CORK commuters have paid more than €380,000 in clamping charges at Kent Train Station since 2018.
Over 3700 vehicles have been clamped at Kent Train Station in the period from January 1, 2018 to February 17, 2023 which has resulted in total clamping fines of €380,800.
The figures were obtained following a recent Parliamentary Question from the Labour Party TD for Cork East Seán Sherlock who has called for the removal of the clamping process given the current cost of living crisis.
Deputy Sherlock said there needs to be an "agreed" form of enforcement across all Irish Rail stations.
“The pinch points of clamping in stations does highlight the need for consistency across all Irish Rail stations on what the agreed form of enforcement is, whether it is clamping or regular fines to be paid at another date.
"It would be preferable to see a removal of the clamping process given the immediate need for payment which is heightened in a cost of living crisis.”
“More engagement through an enforcement policy without clamping should be considered,” he added.
The figures were provided by the Chief Executive of Irish Rail Jim Meade to Deputy Sherlock.
Mr Meade said the revenue generated from each Irish Rail station goes towards the upkeep of their existing car parks and is invested into expanding the current car parking network.
The clamping figures for Kent Station were 969 in 2018, 900 in 2019, 397 in 2020, 786 in 2021 and 608 in 2022.
Mr Meade confirmed there have been 46 clamping charges at Kent Train Station and two at Mallow Train Station this year up to Friday, February 17.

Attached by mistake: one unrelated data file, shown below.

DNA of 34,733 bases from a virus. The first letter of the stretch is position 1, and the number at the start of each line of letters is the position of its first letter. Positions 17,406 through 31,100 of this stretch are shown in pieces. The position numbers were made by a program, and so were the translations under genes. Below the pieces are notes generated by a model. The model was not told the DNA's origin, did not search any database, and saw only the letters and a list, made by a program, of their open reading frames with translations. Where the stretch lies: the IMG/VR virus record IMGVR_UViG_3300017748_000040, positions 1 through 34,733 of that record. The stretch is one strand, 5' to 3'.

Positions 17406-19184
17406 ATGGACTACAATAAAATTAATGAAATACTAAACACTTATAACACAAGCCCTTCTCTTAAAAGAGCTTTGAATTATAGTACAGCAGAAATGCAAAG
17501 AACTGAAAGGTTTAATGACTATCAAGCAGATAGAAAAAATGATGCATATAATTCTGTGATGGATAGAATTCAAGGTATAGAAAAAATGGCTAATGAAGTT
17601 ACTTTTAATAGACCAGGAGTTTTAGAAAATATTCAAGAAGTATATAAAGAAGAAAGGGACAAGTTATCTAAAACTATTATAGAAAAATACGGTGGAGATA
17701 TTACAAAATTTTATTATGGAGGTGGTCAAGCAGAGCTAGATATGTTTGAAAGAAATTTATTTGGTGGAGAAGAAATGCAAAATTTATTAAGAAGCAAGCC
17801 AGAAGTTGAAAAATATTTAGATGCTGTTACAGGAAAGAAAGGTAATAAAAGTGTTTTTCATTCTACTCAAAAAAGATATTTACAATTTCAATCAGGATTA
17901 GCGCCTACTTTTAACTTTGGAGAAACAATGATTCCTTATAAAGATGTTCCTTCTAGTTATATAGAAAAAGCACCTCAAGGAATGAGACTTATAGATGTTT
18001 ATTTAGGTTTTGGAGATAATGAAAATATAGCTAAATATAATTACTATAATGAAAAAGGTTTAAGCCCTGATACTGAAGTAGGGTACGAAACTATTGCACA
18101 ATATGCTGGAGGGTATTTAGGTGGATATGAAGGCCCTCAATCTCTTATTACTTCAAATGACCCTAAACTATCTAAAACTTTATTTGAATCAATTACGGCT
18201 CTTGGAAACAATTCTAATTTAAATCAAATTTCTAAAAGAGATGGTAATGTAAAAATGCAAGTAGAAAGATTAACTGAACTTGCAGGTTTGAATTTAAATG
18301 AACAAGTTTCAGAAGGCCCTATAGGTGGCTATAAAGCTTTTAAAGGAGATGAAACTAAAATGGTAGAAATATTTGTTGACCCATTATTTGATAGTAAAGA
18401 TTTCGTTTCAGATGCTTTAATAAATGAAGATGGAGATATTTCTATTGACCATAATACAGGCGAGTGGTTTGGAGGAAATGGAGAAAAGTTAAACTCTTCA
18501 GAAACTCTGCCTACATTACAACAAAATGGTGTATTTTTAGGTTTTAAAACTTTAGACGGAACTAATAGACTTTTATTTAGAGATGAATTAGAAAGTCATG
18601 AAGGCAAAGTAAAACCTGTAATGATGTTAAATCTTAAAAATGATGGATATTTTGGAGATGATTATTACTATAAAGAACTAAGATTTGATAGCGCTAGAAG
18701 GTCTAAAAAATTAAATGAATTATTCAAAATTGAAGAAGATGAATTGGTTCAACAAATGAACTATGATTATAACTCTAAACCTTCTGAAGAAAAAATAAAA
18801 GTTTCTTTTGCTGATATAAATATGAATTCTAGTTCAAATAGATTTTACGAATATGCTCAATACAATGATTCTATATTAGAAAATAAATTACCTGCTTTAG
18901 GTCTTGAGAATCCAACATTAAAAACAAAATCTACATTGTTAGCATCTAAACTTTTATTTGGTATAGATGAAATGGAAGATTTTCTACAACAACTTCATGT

Labour local area rep in Cork city Peter Horgan has called on Irish Rail to change their rules around clamping.
“Commuters are left stranded when they get back to their cars in the evening and realise they’ve been clamped.
"On cold, dark nights, people in Kent Station are left waiting at the train station for the clampers to come back and remove the clamp.
“It’s time to have a look at this. I am calling on Irish Rail to change the rules around clamping so that people in Cork do not have to pay on the spot to get it taken off,” he added.
“Clamping should not be seen as a purely revenue raising exercise,” Mr Horgan said.
“It would be preferable to see a removal of the clamping process given the need for payment, which is heightened in a cost of living crisis, compounded by the public safety issue where an individual arrives back at their car late at night and it’s clamped.
"There have been over 3,700 cars clamped since 2018 at Kent. I would urge Irish Rail to make it safer for commuters.”